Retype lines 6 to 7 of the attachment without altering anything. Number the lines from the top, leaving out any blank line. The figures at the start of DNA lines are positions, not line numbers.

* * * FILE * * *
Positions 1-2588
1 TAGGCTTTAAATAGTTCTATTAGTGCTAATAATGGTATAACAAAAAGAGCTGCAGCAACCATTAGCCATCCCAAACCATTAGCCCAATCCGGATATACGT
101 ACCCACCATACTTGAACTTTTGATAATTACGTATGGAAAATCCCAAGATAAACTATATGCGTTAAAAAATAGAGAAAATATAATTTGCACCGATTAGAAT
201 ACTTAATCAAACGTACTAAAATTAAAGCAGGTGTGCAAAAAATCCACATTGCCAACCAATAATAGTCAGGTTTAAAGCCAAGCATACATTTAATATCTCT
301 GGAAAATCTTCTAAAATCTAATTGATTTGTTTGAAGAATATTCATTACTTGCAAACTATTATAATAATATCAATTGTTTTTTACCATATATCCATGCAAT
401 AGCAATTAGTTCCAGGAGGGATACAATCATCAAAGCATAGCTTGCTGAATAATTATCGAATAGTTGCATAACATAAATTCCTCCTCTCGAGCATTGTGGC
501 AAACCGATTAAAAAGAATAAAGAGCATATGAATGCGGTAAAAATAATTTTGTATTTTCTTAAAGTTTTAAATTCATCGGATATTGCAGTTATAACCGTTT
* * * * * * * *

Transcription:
401 AGCAATTAGTTCCAGGAGGGATACAATCATCAAAGCATAGCTTGCTGAATAATTATCGAATAGTTGCATAACATAAATTCCTCCTCTCGAGCATTGTGGC
501 AAACCGATTAAAAAGAATAAAGAGCATATGAATGCGGTAAAAATAATTTTGTATTTTCTTAAAGTTTTAAATTCATCGGATATTGCAGTTATAACCGTTT